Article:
1,000s of courses that were part of the accountability measures but now are not

contextual value added,

value added,

floor targets changing each year,


and from next year progress 8, attainment 8.

gaining ground or rebranded as coasting schools

The new Sixth Form accountability measures have a 41 page technical guide, you have to know this to ensure you don’t make a small mistake that could cost you your job.

All of these mean that there is a myth of autonomy when it comes to curriculum choices for schools

League table create huge pressures and can be blamed for dubious practice
We have dealt with or dealing with wider issues and refer to Sean Coughlan’s talk earlier today. This is with the wrap around care disappearing:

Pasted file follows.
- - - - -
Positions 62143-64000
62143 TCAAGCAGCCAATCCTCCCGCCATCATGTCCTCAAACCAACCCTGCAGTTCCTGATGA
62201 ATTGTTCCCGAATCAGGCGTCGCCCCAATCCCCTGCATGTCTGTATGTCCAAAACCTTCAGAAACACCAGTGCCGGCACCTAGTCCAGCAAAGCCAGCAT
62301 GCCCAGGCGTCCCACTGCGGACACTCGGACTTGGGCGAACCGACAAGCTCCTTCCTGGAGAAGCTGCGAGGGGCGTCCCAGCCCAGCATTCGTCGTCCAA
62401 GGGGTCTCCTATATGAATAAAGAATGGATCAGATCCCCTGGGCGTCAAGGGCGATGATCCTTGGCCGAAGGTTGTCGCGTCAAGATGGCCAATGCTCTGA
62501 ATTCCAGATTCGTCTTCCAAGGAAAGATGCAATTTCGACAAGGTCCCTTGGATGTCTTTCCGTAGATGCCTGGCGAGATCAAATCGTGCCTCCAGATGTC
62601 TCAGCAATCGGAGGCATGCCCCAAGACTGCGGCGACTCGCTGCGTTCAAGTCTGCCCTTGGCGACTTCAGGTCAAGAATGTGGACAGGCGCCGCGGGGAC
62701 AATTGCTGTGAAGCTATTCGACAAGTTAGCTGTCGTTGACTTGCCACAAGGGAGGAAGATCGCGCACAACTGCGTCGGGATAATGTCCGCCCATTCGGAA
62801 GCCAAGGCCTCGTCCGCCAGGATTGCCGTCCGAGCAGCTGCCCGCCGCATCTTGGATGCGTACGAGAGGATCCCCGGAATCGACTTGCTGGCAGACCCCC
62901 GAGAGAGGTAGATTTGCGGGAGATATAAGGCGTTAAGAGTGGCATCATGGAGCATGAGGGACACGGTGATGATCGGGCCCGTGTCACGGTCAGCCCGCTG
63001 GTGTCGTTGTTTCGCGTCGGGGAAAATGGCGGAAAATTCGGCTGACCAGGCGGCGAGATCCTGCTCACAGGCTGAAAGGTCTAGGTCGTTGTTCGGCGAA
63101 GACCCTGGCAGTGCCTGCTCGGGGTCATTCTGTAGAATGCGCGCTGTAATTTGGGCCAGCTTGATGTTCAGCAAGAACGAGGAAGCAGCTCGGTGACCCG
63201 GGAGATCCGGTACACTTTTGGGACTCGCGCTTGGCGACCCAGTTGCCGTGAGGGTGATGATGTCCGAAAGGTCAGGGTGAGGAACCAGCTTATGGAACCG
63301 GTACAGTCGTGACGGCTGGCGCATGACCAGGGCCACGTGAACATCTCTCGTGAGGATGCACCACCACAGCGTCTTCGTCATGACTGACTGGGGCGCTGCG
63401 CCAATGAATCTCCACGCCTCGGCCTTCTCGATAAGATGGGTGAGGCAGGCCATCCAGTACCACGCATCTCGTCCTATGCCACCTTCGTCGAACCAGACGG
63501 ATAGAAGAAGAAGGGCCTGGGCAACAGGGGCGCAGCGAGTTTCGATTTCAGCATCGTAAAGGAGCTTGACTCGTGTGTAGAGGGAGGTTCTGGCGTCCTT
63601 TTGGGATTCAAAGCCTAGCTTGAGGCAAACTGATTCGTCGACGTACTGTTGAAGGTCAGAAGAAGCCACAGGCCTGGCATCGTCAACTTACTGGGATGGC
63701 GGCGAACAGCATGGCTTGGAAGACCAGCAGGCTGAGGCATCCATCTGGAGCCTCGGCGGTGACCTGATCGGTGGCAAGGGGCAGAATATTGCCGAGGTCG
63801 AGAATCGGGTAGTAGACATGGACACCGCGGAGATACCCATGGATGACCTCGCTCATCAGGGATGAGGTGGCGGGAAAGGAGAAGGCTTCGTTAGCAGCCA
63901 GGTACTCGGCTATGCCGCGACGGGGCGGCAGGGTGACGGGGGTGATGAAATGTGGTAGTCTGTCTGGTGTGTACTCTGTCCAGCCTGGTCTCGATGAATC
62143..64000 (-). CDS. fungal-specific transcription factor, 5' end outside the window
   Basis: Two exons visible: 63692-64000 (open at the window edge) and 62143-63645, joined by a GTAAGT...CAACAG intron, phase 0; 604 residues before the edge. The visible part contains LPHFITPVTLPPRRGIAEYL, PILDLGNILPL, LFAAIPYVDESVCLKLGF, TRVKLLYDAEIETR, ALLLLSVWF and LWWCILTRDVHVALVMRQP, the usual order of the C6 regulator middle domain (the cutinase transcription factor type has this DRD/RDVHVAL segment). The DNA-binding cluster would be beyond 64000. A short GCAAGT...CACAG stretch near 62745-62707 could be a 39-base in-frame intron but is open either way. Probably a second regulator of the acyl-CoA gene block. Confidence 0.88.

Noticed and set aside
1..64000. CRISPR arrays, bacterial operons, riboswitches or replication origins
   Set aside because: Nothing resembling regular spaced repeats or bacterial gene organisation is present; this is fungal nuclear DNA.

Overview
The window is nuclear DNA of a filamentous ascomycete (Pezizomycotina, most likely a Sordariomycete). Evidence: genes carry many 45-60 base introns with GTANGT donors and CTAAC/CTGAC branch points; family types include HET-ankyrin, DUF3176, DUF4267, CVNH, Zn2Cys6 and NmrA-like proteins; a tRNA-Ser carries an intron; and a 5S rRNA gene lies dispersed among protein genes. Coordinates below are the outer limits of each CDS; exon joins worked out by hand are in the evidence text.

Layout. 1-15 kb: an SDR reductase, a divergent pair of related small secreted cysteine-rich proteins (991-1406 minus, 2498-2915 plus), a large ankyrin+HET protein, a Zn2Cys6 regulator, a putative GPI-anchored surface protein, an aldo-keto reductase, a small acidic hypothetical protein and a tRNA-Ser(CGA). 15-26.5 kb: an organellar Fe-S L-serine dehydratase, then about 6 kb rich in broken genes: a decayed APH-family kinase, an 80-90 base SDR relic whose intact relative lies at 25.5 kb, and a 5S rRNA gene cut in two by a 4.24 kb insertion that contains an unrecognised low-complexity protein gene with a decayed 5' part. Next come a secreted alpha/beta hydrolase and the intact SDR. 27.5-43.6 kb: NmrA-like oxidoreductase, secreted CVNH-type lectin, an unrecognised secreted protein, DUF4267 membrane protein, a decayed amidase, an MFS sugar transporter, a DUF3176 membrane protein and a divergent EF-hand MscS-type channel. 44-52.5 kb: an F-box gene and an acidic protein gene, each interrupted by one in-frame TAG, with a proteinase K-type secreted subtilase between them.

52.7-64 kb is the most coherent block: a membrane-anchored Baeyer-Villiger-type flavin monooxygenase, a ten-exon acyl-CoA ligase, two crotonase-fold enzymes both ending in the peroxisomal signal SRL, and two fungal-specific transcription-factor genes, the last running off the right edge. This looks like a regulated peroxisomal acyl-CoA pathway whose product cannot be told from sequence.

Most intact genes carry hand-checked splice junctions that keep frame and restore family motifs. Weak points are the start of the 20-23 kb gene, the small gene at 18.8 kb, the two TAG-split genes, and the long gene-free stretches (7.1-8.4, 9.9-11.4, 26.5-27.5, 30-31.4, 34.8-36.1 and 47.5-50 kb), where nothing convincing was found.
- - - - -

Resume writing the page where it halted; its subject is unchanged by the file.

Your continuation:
We have also seen the removal of funding from

external careers advice service,

mental health services,

drugs awareness groups,

targeted youth services,

community police officers working in schools,

social services ability to support schools in regards safeguarding.

all impact our ability to help and support children. Which means more time trying to find help and support for families.

Every Child Matters,










sex ed,

section 28,

equality act,

healthy eating,

school specialism,


British values,


risk assessments for trips becoming larger and larger,

character education,

prevent duty,

collective worship,


financial well-being,

In fact every single social issue being presented as a failure of education.
In terms of safeguarding there have been three changes to government guidance in the past three years. Our safeguarding policy is 95 pages long, all staff read the summary, were trained in the summary, then government changed the summary

As Tom Sherrington reminded me there are many reasons to feel positive;